Traversing the unknown terrain as a first-year MLS head coach is tough enough as is, but the lack of top-flight senior managerial experience was the least of Wilfried Nancy's concerns. He had more pressing hurdles that required his focus.
Nancy was replacing the legendary Thierry Henry, a difficult transition made all the more arduous given the move was only made official mere days before preseason. When he walked out to the training ground for his first CF Montréal training session, half the bodies in front of him were academy players; most of the first team was awaiting travel or on international duty. He didn't conduct a practice with his full squad until days before his first MLS game. They only had two friendlies to put his ideas into practice, instead of the typical five. Then it was showtime with an April 17 opener against Toronto FC, a 4-2 win.
Oh, yeah: Most of all, the COVID-19 pandemic has forced the club to set up camp in Florida. All of Montréal’s "home" games have been in Fort Lauderdale at Inter Miami CF’s DRV PNK Stadium.
With all of the obvious challenges, and widespread preseason projections putting the team near the bottom of the Eastern Conference, Nancy and CF Montréal have performed well ahead of expectations in the season's early goings.
“It was a big challenge, but I got used to it,” Nancy told MLSsoccer.com. He joked that no one was complaining about the early-March weather in Florida, at least. “As a person, I try to adapt to all situations. This is just how I am. In this job, you need to adapt. I’m confident in the way I want to teach my players to play. I have a good group of young players who want to learn, want to be open-minded, which makes it even easier for me. It’s only eight games, but I’m satisfied in what we’re doing. This is only the beginning, but we’re in good spirits.”
The French-born Nancy had a 10-year playing career, which ended in 2005 after being named MVP of Quebec’s university League with the UQAM Citadins in 2005. He stuck around in Canada coaching locally before joining Montréal’s academy in 2011. He rose to the first-team assistant by 2016.
Nancy has long desired an MLS head coach post. He told sporting director Olivier Renard as much in meetings last winter, even before Henry departed. Not that he was in a rush, just that he wanted to be transparent with his long-term goals.
It happened a bit quicker than both expected.
“I was proud, football is my passion," Nancy said. "I mean, I was not a great player like Thierry Henry. But I knew it would happen, I just didn’t know when. I was happy. I thank Olivier for his belief and desire in me.”
Nancy has set his team up in a 3-4-2-1 formation, not too dissimilar to Henry’s regular formation in 2020, though Henry altered the tactics and set-up more than a few times in search of the right combination. In Nancy’s system, offseason trade arrival Djordje Mihailovic is thriving with creator-in-chief responsibilities after joining from Chicago Fire FC. Young forward Mason Toye has flashed his potential once more despite a difficult first half-season with the club following his trade from Minnesota United FC last year. Meanwhile, the defense has held sturdy despite being without the since-departed Luis Binks, who was Montréal’s top defender last year. Center back Aljaz Struna, acquired via an offseason trade with Houston Dynamo FC, has helped considerably.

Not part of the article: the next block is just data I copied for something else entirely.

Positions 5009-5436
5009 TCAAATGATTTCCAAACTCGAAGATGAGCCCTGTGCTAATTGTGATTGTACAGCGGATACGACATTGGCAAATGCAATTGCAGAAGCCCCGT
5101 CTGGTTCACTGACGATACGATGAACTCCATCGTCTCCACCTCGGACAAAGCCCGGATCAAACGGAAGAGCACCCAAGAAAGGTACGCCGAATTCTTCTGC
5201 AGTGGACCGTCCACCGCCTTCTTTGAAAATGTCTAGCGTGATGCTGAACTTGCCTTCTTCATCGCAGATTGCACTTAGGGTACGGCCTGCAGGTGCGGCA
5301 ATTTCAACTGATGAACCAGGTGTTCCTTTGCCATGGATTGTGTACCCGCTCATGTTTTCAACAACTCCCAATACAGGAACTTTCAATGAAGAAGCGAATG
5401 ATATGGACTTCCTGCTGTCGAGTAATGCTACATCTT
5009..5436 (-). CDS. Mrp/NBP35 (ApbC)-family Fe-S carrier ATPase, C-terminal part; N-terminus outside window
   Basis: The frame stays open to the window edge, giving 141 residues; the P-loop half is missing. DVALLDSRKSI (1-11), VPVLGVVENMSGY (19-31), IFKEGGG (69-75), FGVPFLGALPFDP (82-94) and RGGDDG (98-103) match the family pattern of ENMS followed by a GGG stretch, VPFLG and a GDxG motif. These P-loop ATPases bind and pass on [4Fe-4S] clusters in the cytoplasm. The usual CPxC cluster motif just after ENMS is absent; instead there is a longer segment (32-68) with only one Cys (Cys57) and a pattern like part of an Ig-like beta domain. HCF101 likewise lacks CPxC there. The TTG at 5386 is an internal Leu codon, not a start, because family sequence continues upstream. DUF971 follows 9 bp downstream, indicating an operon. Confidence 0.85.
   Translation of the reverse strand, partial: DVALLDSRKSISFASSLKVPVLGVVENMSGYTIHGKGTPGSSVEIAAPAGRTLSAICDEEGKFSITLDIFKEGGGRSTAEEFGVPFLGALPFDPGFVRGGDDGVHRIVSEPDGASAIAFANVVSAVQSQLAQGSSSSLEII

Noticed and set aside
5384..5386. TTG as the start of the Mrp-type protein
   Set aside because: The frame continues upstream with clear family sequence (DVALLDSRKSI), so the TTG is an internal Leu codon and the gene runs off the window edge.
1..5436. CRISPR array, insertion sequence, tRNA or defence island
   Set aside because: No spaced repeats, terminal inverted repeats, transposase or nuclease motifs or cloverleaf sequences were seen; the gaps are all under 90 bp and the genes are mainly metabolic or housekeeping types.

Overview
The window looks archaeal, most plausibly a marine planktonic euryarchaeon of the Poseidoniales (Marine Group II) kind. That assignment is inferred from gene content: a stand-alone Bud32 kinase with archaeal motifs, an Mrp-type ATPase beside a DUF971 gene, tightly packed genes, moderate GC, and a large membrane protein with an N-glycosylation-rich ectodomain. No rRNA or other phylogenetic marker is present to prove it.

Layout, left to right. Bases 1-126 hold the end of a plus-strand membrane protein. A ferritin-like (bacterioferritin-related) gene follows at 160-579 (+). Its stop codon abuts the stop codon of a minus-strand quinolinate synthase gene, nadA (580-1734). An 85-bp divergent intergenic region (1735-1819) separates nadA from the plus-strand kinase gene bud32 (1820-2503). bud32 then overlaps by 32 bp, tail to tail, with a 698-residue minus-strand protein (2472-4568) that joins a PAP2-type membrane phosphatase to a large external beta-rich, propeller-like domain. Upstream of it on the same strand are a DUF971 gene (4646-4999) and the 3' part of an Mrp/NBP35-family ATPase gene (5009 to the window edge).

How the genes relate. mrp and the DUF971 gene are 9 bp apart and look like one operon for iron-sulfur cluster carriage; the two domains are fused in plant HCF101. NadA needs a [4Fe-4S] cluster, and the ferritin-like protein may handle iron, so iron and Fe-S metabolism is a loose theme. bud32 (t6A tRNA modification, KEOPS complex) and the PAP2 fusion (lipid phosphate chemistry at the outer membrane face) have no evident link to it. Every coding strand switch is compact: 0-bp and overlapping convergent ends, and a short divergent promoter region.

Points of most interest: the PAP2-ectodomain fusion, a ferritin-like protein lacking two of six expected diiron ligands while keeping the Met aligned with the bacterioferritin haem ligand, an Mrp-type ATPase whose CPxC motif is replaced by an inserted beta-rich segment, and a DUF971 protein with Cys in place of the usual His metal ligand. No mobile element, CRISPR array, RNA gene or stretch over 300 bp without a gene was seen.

The end result is 11 points from their first eight matches, hovering right around the Audi MLS Cup Playoff line in the Eastern Conference.
“Me and Thierry had a similar philosophy in how we saw football,” Nancy said. “It was easy for me to work with him. We had a long debate about style of play. But I had my own ideas for what I believe. This preseason, I tried to prioritize my ideas because I didn’t have a long time to prepare the team.”
Nancy noted the ideas he prioritized centered around keeping possession better and improving in defensive transitions, thus being able to play higher up the pitch. So far, the numbers support those desires.
Montréal are 13th in MLS in average possession percentage (49.5%) compared to 18th last year (47.9%). They’ve looked to win the ball higher up the field, up to 13th in possession won in the final third, while they were 21st in MLS last year. They are 8th in chances created from open play in 2021, after ranking 21st last year.
“I’m happy,” Nancy said of the first eight games. “The first meeting I had with my players, I talked to them about how we wanted to play. These concepts, they’ve done them. I’m happy with that. We are a little bit frustrated about the results, we could have had more wins, but we didn’t. This is the way it is. Nothing is easy, so this is the next phase for us to improve.”
Montréal’s decision-makers are happy, too.
Nancy was given a one-year guaranteed contract for 2021 with a club option for 2022. On May 28, long before the club had any need or expectation to make a decision, Montréal announced they had exercised Nancy’s 2022 contract option.
“It means a lot,” Nancy said. “Olivier and the owner decided to give me one more year because every day they see me on the pitch doing my job. (Renard) told me in the beginning: Yes, we have to make the playoffs, but if I see the players improving with a clear style of play, maybe I’ll pick up the contract earlier. So I thank the club for their trust in me.”